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THE MOTH’S PERFECT DATE
Being in a wheelchair for most of my life hasn’t really made meeting girls easy. Sorry. I’ll rephrase that. I meet lots of girls and they’re usually quite kind and pleasant and I help a few of them with their homework but no one has actually gone on a date with me. Truth is I have never been on one and I’m nearly seventeen. I know it must be difficult for a girl to look at me and imagine romance. But if she were to get to know me and see inside then she’d soon find out I was a caring and kind person. And I can be very witty. Or so Lucas, my best friend tells me.
If I did go on a date the girl in question wouldn’t even have to push me because I’ve got a battery powered chair and I could chug right alongside her. It’s not very loud so she wouldn’t need to shout to be heard. I sometimes try and put myself in the position of a prospective girlfriend and wonder how she’d take me home to meet her parents. They’d obviously be thinking, well this is a bit weird, but I like to think I’d win them round eventually. Most people really like me and I can talk about a wide range of subjects. It helps that people think I’m super brainy and they tend to think I know more than they do.
So assuming I have met this girl and she likes me and we agree to meet up then my perfect date would be to meet up at a train station. One with good wheelchair access and a porter with a ramp. We’d get on and we’d go into London. I really like Mexican food and I like films, so we would go to Leicester Square. We’d get a black cab there because again a lot of them have small ramps stowed away in their boots. The last thing I want is for my date to put her back out trying to shove me into a cab. So we’d get some Mexican food and then we’d go to one of those thousand seat mega cinemas with the best sound system. I wouldn’t really care too much what film was showing because I’d be too busy thinking, well this is just amazing.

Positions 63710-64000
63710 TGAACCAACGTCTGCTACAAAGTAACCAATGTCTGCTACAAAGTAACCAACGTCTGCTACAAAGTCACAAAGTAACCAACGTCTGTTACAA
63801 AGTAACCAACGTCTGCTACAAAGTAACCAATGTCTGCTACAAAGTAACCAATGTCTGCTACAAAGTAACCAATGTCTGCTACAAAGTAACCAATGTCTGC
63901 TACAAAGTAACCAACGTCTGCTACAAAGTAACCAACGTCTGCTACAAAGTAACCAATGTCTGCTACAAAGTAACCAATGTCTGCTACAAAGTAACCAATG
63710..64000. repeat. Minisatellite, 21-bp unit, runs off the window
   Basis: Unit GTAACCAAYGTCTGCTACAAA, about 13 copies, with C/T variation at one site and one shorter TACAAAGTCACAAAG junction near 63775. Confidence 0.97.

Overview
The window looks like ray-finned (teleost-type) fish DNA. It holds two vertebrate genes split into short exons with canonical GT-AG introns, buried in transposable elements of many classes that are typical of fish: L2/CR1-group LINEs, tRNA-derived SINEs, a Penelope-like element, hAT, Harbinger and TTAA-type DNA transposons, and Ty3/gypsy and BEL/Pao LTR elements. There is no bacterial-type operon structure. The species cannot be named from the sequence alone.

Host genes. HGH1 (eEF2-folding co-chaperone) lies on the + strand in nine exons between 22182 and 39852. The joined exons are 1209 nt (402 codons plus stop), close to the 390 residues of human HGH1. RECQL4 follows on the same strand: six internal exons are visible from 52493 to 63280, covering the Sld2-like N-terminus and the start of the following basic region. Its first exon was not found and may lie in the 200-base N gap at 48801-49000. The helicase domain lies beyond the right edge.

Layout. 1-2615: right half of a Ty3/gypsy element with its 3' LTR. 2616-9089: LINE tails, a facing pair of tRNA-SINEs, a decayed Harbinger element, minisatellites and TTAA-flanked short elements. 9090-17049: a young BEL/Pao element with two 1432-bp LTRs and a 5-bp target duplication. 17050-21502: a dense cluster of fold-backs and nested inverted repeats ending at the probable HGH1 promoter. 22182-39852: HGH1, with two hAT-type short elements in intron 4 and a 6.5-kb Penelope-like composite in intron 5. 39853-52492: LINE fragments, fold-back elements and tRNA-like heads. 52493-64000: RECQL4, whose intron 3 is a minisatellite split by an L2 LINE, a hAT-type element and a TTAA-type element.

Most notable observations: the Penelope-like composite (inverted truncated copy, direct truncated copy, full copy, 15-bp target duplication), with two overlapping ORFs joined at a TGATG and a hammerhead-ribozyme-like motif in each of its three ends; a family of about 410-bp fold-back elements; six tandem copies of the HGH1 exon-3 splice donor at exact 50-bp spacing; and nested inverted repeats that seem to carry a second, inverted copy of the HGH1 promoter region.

She’d be blonde probably, I like blondes, and she’d be funny and intuitive and make clever comments about the film we were watching. We’d have two straws in the same drink and our eyes would meet as we sipped and we’d stop and she would lean closer and we’d kiss. In fact we’d miss half the film because we’d be kissing so much. Afterwards I would tell her to climb on the back of my wheelchair and I’d take her for a spin down to Trafalgar Square. We’d be laughing the whole time, and I’d zoom after the pigeons, and do some crazy turns and spins and we’d probably get told off but we wouldn’t care. Time would melt away and before we knew it we’d be heading for Kings Cross hoping to catch the last train home. We’d only just make it and they’d even make it wait because they’d see I was in a wheelchair. It has its advantages, such as getting on airplanes before anyone else and never getting picked for the rugby team. We’d sit in silence holding hands the whole way back and then as she waited for her parents to come and pick her up from the station she’d whisper to me that she’d had the best night ever, and that we should it again sometime. Her dad would get out of his car, come over and meet me. He’d shake my hand and say his daughter had been talking about me a lot and she’d blush and tell him off in a kind way. He’d offer me a lift but I’d tell him I’ve got my own wheels thanks. I’d watch them drive off and she would wave and I’d wave back and then I’d whirr on home smiling to myself the whole way. In truth it would feel like flying and I’d love to say my feet would never touch the ground, but they rarely ever do. Well not unless I crash into something and topple out. When I eventually climb into bed there’d already be ten text messages from her and we’d spend another few hours just texting. I wouldn’t be tired, I wouldn’t feel semi useless or unwanted. I’d feel like everyone else feels when things like this happen to them. I’d feel perfect.